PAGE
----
The standard IO approach however suffers from important limitations, in particular the absence of economic behaviour and cost optimisation. To overcome the latter, this chapter relies on an augmented IO model, which incorporates some important margins of adjustment relevant for the low-carbon transition of the Dutch economy. First, it models the substitution between energy and other factors of production, for instance allowing sectors that face a higher energy price to reduce their energy intensity, but at the expense of higher capital or labour costs. Second, demand is reacting to price changes, allowing to measure the impact of competitiveness changes on the economic activity in different regions. This analysis can be carried out for the energy-intensive sectors that are directly confronted with the transition, but also for the upstream or downstream sectors that are affected by changes in demand or in prices.

Although the model incorporates a general equilibrium dimension (domestic revenues affect domestic demand), it is not a fully-fledged Computable General Equilibrium (CGE) model. In particular, there is no price channel, which is usually key in CGE models to limit the impact of demand shocks and bring back the model to the equilibrium determined by the supply side. In such models, countries cannot run trade surplus or deficits for a long period as real exchange rates (through wages or nominal exchange rates) adjust to bring back the trade balance close to equilibrium.

Moreover, and very importantly, the augmented IO model corresponds to a comparative statics approach. It does not feature dynamics or any notion of time. For instance, investment is not modelled, which precludes simulating the dynamic effect of carbon pricing, deployment or R&D subsidies. This requires the modelling of endogenous productivity growth and spillovers, which are seldom found even in larger CGE models. The results of the model should therefore not be interpreted as the results of more stringent climate policy. Rather it shows what sectors will need specific attention when transitioning to a low- or net-zero carbon economy.

Compared to more complex CGE models, the augmented IO approach allows for a more granular sectoral approach while keeping a high degree of transparency, so that users and readers can easily understand the factors driving the results.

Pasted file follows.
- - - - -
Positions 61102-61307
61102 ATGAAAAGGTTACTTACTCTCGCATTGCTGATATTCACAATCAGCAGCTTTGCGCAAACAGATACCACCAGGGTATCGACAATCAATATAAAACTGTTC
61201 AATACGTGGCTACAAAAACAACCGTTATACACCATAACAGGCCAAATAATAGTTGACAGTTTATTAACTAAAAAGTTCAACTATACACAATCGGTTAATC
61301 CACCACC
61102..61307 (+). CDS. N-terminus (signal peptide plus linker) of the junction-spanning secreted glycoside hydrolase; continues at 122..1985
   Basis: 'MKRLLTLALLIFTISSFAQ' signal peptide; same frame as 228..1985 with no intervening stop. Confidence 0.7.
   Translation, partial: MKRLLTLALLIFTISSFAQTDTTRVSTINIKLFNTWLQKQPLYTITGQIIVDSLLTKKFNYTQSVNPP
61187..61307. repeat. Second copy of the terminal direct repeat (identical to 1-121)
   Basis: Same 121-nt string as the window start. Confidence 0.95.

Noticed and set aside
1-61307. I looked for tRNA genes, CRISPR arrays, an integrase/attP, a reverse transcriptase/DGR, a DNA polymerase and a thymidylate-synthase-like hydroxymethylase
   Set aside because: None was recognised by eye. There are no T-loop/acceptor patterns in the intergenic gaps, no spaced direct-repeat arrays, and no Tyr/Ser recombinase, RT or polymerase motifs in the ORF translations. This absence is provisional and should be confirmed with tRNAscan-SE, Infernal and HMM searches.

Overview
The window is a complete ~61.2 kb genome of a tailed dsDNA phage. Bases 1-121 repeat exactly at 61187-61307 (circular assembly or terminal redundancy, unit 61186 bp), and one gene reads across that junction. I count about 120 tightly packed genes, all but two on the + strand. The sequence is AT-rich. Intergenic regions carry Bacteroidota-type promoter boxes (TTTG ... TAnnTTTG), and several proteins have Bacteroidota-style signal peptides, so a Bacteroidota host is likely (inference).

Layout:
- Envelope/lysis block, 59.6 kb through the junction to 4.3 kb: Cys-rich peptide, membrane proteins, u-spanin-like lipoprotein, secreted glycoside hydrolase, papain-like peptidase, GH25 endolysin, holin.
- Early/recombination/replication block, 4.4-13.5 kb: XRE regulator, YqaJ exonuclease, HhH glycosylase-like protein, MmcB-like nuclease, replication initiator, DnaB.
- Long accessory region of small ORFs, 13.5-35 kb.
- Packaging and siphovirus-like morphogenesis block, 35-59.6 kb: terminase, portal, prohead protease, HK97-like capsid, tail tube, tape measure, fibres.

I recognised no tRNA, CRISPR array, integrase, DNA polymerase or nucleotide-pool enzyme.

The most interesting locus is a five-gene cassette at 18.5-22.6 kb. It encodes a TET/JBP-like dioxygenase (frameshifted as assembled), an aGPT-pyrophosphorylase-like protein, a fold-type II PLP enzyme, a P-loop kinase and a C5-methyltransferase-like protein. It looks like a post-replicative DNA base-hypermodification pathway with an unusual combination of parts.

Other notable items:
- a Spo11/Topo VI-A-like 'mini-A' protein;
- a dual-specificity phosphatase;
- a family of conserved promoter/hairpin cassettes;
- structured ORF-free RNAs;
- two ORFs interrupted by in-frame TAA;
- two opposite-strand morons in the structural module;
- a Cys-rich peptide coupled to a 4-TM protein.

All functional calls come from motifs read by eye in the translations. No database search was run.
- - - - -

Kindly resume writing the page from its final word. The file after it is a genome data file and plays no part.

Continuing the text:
Several studies have already investigated the impact of the low-carbon transition on the short-run competitiveness of the Dutch economy. Hebbink et al. (2018[2]) use the same augmented IO approach, although the models and scenarios differ. PwC (2020[5]) instead relies on case studies on the “big 12” firms to assess the impact of the carbon levy, the energy tax and the surcharge reforms on their earnings before interest, taxes, depreciation, and amortisation (EBITDA) and the attractiveness of investing in the Netherlands. Vollebergh et al. (2019[6]) analyse the economic impact of several CO2 pricing options using the recursive dynamic general equilibrium Worldscan, developed by the Centraal Planbureau (CPB). Finally, CPB and PBL (2019[7]) compare the results obtained from the three above-mentioned studies.

A few results of these studies stand out:

  • The competitiveness impact of emission pricing is limited at the aggregate economy level but may be significant for some sectors (Hebbink et al., 2018[2]; CPB and PBL, 2019[7]).

  • The competitiveness impact is significantly smaller when emission pricing is implemented at the European level, and not only in the Netherlands (Hebbink et al., 2018[2]) under the assumption that no additional technology support is granted.

  • The use of carbon pricing revenue dramatically affects the impact of the simulations (Hebbink et al., 2018[2]; Vollebergh et al., 2019[6]).

  • The results are sensitive to several assumptions, notably the substitutability between domestic and foreign goods, the time horizon on which these elasticities are estimated, in particular whether these take into account location decisions in the long run (PwC, 2020[5]; CPB and PBL, 2019[7]).

This study is closest in spirit to Hebbink et al. (2018[2]) and Vollebergh et al. (2019[6]). It complements their findings by implementing new carbon pricing scenarios and using a different model. While Vollebergh et al. (2019[6]) use a CGE model, the augmented IO approach used in this chapter is simpler, although it integrates additional economic behaviours compared to Hebbink et al. (2018[2]).